As the old saying goes, “No good deed goes unpunished.”
Over the past six years, you’ve turned AmSmelt around: doubled earnings, upped the stock price, and taken what Barron’s once described as a “family-controlled rust bucket with a feudal management system that dates back to the Bronze Age,” and turned it into what Business Week now hails as the “lean and green smokin’ hot leader of the strategic metals sector.”
Well done, my friend.
Except for the fact that in light of these “Stellar” (as in Monte Stellar) accomplishments, the founder’s twin 64-year-old sons — AmSmelt directors Otto and Carl, who control the “A” stock, and were dead set against hiring you in the first place — have decided to pay you back by bringing in their 32-year-old nephew, Dieter, as head of operations. He’s from “the old country.” And they expect you to groom him as your replacement.
(Apparently, they got the inspiration for this after reading an article about Sumner Redstone’s daughter and Rupert Murdoch’s sons in that prestigious business magazine known as Us Weekly.)
Naturally, you’re upset. Disappointed. Angry.
Dieter is out there in the press, spouting off all the latest “young master of the universe” trend-speak: Change agent. Smelting 2.0. Bringing in Bono as part of his new AmSmelt global initiative...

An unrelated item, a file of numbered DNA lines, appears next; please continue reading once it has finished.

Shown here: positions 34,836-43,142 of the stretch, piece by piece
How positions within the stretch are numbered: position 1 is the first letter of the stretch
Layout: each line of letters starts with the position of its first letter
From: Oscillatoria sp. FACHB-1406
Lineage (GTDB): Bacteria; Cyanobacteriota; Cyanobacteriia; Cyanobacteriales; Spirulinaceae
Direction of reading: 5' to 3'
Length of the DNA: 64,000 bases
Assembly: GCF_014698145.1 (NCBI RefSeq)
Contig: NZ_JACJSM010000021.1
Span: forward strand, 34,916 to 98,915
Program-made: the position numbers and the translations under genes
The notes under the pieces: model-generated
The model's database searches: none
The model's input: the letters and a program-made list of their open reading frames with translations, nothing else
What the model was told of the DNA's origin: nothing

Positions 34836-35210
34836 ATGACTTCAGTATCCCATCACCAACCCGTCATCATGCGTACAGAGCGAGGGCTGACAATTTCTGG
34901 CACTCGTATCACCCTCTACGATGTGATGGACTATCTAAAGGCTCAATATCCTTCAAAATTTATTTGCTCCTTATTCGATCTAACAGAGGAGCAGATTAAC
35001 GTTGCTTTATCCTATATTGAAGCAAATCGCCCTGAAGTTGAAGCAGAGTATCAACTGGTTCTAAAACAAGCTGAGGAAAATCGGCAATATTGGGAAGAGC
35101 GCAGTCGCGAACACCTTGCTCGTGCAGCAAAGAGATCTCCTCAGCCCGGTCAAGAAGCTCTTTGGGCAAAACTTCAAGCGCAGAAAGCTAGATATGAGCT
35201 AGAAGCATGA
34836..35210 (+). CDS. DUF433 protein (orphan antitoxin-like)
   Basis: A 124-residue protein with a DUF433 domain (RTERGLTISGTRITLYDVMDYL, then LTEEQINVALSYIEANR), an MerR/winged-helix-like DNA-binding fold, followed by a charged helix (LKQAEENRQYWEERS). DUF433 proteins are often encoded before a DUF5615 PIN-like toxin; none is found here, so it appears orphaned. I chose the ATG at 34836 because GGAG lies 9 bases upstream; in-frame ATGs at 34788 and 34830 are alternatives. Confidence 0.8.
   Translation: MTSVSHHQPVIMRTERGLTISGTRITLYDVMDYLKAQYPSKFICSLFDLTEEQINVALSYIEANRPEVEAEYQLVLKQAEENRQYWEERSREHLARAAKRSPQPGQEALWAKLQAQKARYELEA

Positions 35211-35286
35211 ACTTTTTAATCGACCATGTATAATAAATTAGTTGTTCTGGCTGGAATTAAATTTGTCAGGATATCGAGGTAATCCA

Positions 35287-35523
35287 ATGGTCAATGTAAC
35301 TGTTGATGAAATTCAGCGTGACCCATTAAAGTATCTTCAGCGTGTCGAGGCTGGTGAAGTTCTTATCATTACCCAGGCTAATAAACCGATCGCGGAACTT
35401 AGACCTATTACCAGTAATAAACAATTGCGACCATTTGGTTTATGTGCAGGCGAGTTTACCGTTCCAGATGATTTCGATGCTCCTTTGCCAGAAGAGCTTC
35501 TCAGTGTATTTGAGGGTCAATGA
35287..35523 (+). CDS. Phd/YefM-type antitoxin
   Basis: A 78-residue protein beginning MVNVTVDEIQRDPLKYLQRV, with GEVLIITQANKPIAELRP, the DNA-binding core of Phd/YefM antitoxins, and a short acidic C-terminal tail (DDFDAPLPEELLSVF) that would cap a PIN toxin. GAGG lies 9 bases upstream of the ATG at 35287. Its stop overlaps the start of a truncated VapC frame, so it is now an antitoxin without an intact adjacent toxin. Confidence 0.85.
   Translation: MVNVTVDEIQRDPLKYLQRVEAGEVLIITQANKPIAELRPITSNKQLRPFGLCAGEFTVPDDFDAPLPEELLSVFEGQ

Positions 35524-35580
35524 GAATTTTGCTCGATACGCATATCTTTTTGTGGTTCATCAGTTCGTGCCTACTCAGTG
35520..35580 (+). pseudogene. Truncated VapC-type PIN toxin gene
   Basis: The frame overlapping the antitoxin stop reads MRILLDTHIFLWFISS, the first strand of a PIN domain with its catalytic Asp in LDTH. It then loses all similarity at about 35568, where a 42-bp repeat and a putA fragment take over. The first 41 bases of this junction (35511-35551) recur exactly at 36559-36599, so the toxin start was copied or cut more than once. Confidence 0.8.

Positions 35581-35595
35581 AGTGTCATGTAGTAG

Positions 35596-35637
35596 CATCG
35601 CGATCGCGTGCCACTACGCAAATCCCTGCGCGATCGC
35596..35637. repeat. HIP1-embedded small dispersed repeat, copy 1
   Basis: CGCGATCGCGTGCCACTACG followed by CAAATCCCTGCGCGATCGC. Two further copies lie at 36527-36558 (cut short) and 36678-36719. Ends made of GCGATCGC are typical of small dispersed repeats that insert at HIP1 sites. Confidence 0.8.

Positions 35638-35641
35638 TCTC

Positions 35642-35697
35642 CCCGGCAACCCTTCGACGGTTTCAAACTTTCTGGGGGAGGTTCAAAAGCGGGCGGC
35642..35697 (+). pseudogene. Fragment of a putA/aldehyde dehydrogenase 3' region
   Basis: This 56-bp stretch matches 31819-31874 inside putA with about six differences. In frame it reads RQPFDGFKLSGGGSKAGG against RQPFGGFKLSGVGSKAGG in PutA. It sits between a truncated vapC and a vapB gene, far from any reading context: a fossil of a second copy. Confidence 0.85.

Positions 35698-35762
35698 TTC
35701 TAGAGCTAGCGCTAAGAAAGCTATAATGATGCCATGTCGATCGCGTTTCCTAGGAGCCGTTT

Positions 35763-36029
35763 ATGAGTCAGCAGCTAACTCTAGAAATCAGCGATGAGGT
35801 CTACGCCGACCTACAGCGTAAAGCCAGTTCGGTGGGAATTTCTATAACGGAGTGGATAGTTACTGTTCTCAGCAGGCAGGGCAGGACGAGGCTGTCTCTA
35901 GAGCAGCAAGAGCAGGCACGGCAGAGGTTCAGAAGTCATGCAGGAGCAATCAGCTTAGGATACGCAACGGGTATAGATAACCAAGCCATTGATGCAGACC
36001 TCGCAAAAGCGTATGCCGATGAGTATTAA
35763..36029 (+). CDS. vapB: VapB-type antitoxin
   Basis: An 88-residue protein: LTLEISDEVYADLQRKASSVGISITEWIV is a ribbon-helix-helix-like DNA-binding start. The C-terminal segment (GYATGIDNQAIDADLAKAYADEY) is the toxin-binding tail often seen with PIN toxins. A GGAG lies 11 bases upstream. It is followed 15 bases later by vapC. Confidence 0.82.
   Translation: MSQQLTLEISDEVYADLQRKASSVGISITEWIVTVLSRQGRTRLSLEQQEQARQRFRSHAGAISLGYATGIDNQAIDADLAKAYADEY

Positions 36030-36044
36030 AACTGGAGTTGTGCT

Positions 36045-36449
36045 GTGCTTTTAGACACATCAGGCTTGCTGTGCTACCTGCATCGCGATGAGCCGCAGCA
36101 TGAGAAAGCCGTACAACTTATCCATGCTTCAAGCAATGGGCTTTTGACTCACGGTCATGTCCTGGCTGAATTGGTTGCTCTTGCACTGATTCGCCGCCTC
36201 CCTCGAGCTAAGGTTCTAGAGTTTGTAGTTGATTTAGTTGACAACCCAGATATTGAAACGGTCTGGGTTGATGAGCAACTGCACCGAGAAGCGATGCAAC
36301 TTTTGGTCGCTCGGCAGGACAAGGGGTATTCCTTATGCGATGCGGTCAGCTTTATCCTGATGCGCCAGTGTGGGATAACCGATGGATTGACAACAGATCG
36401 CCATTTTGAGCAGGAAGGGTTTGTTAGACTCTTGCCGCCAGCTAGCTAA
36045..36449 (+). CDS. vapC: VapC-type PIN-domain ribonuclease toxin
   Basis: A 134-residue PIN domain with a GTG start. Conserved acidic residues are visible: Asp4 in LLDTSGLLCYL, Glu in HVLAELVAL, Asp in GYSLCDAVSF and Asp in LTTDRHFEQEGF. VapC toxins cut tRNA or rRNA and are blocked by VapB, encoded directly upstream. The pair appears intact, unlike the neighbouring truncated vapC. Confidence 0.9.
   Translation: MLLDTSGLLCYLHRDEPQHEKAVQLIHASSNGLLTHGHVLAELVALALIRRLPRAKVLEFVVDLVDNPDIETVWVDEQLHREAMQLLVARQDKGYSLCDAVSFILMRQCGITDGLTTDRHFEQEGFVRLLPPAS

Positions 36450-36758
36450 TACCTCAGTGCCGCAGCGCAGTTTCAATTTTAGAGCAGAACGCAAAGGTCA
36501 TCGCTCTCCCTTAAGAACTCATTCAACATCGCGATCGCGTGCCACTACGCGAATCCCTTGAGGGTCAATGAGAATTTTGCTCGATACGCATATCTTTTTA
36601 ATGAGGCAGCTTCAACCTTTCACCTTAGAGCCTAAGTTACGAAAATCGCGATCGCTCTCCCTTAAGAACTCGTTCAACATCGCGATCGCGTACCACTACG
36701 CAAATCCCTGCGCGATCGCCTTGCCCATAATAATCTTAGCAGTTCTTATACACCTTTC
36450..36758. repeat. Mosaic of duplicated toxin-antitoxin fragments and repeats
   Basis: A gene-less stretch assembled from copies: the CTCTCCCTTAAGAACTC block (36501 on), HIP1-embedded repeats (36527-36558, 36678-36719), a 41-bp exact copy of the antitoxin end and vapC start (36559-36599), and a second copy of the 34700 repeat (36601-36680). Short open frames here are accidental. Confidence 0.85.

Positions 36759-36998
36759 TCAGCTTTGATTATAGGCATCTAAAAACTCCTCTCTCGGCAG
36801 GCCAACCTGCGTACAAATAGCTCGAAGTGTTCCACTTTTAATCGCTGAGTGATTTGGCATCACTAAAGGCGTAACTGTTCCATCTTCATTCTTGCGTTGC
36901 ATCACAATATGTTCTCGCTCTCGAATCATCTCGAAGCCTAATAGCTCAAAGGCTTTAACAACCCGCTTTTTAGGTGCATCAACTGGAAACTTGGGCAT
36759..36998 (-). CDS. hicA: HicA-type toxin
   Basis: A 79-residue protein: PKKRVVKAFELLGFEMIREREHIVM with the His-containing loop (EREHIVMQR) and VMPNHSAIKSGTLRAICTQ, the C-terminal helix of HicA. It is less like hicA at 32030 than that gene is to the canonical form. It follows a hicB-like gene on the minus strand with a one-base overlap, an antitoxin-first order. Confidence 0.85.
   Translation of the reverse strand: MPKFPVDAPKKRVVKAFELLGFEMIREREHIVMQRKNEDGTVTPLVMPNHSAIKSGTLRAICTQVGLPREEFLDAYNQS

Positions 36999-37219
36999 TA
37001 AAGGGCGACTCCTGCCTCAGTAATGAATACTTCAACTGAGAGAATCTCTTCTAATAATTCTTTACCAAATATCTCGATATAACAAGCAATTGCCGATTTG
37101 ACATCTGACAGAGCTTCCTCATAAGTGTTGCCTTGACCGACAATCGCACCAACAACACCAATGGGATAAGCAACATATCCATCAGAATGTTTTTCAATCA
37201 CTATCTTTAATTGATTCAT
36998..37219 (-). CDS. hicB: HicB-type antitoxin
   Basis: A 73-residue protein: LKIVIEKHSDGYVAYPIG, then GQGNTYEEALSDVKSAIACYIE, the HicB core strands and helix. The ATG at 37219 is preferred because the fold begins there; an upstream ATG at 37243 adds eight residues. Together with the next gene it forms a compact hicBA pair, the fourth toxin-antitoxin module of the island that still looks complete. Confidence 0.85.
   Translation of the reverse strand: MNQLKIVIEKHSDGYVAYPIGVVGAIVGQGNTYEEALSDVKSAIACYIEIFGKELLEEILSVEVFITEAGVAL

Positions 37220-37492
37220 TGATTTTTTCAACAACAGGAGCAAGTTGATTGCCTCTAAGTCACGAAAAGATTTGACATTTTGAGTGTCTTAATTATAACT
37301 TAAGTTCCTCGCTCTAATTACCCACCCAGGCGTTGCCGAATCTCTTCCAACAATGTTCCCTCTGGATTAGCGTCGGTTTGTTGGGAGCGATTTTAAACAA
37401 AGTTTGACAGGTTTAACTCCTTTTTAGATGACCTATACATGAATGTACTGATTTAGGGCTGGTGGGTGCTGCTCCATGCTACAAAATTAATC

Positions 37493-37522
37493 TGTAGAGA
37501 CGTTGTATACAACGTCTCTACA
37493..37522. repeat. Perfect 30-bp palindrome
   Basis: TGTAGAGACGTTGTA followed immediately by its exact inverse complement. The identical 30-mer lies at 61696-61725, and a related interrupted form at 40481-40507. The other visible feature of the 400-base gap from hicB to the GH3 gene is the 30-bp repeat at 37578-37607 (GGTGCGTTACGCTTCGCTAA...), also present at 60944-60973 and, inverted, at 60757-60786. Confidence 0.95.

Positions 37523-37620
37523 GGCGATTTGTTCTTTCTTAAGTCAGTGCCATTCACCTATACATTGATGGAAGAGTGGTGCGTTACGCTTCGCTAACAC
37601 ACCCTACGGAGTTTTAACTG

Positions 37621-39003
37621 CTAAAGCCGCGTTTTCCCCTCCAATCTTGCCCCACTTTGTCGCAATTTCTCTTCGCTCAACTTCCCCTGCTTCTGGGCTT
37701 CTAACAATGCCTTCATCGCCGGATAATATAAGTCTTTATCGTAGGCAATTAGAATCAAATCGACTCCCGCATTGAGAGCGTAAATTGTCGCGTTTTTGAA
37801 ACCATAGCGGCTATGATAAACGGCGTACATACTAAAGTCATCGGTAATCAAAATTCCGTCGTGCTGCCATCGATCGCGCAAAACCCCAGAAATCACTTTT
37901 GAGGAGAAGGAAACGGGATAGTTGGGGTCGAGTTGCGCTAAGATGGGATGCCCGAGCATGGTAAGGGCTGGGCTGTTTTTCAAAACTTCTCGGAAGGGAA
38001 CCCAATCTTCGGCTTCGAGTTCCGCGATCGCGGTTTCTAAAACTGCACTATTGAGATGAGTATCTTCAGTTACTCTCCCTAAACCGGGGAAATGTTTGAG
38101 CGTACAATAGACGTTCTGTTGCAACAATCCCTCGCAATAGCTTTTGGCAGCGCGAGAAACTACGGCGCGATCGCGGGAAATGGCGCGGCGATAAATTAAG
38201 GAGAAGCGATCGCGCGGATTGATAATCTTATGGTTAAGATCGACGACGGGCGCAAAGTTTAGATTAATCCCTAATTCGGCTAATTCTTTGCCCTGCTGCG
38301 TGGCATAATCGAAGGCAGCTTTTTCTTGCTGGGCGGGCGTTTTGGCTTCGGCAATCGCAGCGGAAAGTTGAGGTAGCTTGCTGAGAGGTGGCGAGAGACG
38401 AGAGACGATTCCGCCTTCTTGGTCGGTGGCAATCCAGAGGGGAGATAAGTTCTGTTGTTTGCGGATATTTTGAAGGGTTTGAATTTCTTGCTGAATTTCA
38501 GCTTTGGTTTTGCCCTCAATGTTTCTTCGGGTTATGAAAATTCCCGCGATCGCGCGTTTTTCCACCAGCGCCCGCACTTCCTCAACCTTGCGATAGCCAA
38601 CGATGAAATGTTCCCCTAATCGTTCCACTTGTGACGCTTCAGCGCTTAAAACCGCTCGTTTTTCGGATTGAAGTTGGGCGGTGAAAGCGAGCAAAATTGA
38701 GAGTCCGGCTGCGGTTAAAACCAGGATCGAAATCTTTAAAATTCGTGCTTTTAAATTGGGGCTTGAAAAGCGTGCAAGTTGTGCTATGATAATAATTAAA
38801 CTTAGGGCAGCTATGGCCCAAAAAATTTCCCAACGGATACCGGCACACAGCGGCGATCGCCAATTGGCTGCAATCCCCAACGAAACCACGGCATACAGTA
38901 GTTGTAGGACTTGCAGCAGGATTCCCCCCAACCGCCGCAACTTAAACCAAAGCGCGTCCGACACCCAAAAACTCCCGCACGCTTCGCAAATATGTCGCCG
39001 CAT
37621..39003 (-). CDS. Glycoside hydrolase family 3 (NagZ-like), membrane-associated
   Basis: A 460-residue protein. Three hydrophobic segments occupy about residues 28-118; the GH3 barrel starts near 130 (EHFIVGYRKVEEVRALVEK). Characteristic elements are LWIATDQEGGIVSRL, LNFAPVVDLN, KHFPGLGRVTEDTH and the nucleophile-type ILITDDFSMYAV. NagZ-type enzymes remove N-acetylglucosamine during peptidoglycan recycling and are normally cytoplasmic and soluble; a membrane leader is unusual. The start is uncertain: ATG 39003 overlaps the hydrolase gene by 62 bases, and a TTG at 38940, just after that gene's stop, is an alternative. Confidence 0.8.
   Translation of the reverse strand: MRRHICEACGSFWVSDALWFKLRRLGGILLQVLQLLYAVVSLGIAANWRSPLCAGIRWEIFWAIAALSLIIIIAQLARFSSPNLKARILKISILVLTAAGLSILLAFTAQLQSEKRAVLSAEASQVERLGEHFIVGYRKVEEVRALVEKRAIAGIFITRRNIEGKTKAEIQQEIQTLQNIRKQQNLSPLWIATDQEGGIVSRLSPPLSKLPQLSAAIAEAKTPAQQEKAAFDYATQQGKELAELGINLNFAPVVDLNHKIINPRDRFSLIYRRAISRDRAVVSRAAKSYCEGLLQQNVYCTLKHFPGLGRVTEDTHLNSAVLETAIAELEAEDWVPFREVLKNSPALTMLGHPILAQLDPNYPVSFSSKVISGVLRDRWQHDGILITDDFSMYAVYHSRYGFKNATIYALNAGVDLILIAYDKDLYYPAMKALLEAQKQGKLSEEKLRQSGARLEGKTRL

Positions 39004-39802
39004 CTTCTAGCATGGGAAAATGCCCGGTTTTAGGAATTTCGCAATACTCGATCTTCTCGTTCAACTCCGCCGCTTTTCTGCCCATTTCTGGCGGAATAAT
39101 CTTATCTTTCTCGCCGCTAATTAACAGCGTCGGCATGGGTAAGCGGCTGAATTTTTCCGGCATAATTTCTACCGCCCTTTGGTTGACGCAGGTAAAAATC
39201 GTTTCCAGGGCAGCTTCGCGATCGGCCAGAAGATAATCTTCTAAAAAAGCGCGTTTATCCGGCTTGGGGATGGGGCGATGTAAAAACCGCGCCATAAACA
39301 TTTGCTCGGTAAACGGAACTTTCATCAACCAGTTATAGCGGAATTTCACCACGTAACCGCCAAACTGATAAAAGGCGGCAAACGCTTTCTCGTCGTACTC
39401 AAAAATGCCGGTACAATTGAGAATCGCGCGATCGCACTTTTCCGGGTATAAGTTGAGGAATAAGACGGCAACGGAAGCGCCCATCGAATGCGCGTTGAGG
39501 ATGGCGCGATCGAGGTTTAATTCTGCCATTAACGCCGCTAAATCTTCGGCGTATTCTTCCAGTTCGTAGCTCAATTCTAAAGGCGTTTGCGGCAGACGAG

...while you’re sitting in your office, trying to deal with mundane things, like Chinese competition and the nationalization of the AmSmelt subsidiary in Venezuela.
And just to make matters worse, it turns out that Dieter has taken a shine to your eldest daughter, Susan, who he met at the cocktail party you threw to welcome him to America. (Whether this was “love at first sight” on Dieter’s part or a “strategic alliance” isn’t for me to speculate.)
Monte, Monte: I know precisely how you feel. But as with everything else, there may be a silver lining here: After this morning’s article in the Wall Street Journal (“Smeltdown! Chaos in the AmSmelt boardroom”), I received an irate call from Otto and Carl, demanding that we find, and silence, the leaker — who (unbeknownst to them) is none other than Dieter himself. They, too, used some of the current business buzzwords: private detectives, pretexting, data mining, wiretapping. I tried to explain that AmSmelt isn’t Hollywood, or HP, to no avail.
So what’s the solution here? Simple: At tomorrow’s board meeting, you’ll reveal that Dieter is the leaker, and you’re sending him off to deal with the problems in Caracas.... Following which, two of the outside directors (who I’ve already contacted) will propose that your contract be extended by two years (with significant compensation adjustments) in order to send a message to the Street that “all’s well at AmSmelt.”
Your daughter may not like it, and Otto and Carl will certainly grumble — but in the end, they both know where their profits (and trust funds) are smelted.
My team is already working on the press release, and on Dieter’s hotel accommodations in Caracas. I’ll send them for your approval later this afternoon.
I’ll be in touch —
P.S. As a precaution, I advise having your office swept for bugs, wiretaps, and key-logging software. I’ll send my guy, Shreeder, over. He’s in from Bangalore this week, and should be able to fit you in. I’d suggest that the only truly secure communication these days might be by smoke signal — except that it would probably get both of us a citation from the EPA. Yr thoughts, please.